Subaru Telescope captures 1800 new supernovae

Subaru Telescope captures 1800 exploding stars
Figure 1: Some supernovae discovered in this study. There are three images for each supernova for before it exploded (left), after it exploded (middle), and supernovae itself (difference of the first two images). Credit: N. Yasuda et al

Astronomers using the Subaru Telescope identified about 1800 new supernovae in the distant universe, including 58 Type Ia supernovae over 8 billion light-years away. These findings will help elucidate the expansion of the universe.

A supernova is the name given to an exploding star that has reached the end of its life. The star often becomes as bright as its host galaxy, shining one billion times brighter than the sun for anytime between a month to six months before dimming down. Supernova classed as Type Ia are useful because their constant maximum brightness allows researchers to calculate how far the star is from Earth. This is particularly useful for researchers who want to measure the expansion of the universe.

In recent years, researchers began reporting a new type of five to ten times brighter than Type Ia supernovae. Named Super Luminous Supernovae, many have been trying to learn more about these stars. Their unusual brightness enables researchers to spot stars in the farthest parts of the universe usually too faint to observe. Since means the early universe, studying this kind of star could reveal characteristics about the first, massive stars created after the Big Bang.

But supernovae are rare events, and there are only a handful of telescopes in the world capable of capturing sharp images of distant stars. In order to maximize the chances of observing a supernova, a team led by Kavli Institute for the Physics and Mathematics of the universe (Kavli IPMU) Professor Naoki Yasuda, and researchers from Tohoku University, Konan University, the National Astronomical Observatory of Japan, School of Science, the University of Tokyo, and Kyoto University, used the Subaru Telescope.

This is capable of generating shape stellar images, and the Hyper Suprime-Cam, an 870 mega-pixel digital camera attached at its top, captures a very wide area of the night sky in one shot.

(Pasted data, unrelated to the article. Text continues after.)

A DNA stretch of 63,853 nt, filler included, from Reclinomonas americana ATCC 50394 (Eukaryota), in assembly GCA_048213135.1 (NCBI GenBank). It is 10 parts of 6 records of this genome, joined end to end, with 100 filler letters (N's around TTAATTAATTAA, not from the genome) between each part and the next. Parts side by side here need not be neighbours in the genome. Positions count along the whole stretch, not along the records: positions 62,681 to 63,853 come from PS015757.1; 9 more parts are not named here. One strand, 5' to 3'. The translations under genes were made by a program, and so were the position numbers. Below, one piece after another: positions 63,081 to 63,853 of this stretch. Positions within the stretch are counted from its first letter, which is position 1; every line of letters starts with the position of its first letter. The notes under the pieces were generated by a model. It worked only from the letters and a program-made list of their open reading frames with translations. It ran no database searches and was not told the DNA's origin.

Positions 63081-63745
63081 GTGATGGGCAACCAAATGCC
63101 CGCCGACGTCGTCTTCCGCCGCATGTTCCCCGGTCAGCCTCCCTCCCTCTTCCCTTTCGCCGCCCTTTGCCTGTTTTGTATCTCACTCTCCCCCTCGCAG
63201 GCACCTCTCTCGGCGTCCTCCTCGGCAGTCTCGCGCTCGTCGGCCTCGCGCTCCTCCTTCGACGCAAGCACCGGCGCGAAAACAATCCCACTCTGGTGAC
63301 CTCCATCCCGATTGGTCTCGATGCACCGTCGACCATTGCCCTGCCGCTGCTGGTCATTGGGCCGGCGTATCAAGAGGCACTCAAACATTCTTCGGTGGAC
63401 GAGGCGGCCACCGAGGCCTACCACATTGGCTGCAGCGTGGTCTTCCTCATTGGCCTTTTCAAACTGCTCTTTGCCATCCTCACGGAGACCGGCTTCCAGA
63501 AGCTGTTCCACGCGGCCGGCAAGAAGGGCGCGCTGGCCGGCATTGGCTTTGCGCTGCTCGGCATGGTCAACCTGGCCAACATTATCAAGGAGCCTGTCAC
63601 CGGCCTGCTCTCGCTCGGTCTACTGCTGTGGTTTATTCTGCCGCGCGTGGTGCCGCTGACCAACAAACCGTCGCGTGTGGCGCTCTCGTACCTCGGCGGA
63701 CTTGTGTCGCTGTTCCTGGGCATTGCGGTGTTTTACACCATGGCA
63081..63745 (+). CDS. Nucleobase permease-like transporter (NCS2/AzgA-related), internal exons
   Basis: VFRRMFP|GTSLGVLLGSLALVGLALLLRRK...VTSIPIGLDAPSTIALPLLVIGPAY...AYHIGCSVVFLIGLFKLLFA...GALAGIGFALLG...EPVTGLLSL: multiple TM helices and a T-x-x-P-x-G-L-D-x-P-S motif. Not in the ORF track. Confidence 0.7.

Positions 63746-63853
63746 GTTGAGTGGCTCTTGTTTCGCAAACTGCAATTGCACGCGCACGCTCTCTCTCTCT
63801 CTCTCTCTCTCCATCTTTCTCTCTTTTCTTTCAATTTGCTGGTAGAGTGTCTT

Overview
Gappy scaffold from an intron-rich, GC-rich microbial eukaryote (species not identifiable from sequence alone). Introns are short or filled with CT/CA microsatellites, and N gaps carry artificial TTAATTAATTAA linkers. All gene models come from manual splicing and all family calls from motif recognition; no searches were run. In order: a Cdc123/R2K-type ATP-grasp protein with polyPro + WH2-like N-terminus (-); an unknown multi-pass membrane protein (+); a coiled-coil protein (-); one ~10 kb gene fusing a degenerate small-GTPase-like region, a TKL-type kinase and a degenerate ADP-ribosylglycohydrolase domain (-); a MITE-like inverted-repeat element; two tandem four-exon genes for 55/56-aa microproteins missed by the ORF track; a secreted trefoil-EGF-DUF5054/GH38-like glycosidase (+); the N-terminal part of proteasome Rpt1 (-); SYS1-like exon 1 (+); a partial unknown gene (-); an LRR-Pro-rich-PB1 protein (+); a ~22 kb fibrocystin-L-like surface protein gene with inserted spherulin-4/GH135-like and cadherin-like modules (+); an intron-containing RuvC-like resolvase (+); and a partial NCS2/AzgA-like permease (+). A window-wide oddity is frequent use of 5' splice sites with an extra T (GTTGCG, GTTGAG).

Subaru Telescope captures 1800 exploding stars
Figure 2: A map showing all of the supernovae (in red) discovered in this study. The blue circles indicate the areas Hyper Suprime-Cam was able to capture in one shot. The background is an image taken by the Sloan Digital Sky Survey. An image of the moon has been added to understand the area of night sky Hyper Suprime-Cam can capture. Credit: Kavli IPMU, Partial data supplied by: SDSS

By taking repeated images of the same area of night sky over a six month period, the researchers could identify new supernovae by looking for that suddenly appeared brighter before gradually fading out.

As a result, the team identified 5 super luminous supernovae, and about 400 Type Ia supernovae. Fifty-eight of these Type Ia supernovae were located more than 8 billion light years away from Earth. In comparison, it took researchers using the Hubble Space Telescope about 10 years to discover a total of 50 supernovae located more than 8 billion light years away from Earth.

"The Subaru Telescope and Hyper Suprime-Cam have already helped researchers create a 3-D map of dark matter, and observation of primordial black holes, but now this result proves that this instrument has a very high capability finding supernovae very, very far away from Earth. I want to thank all of my collaborators for their time and effort, and look forward to analyzing our data to see what kind of picture of the universe it holds," said Yasuda.

The next step will be to use the data to calculate a more accurate expansion of the , and to study how dark energy has changed over time.

These results were published in Publications of the Astronomical Society of Japan (Yasuda et al., "The Hyper Suprime-Cam SSP Transient Survey in COSMOS: Overview").

More information: Naoki Yasuda et al. The Hyper Suprime-Cam SSP transient survey in COSMOS: Overview, Publications of the Astronomical Society of Japan (2019). DOI: 10.1093/pasj/psz050

Provided by Subaru Telescope

Citation: Subaru Telescope captures 1800 new supernovae (2019, May 30) retrieved 1 October 2023 from
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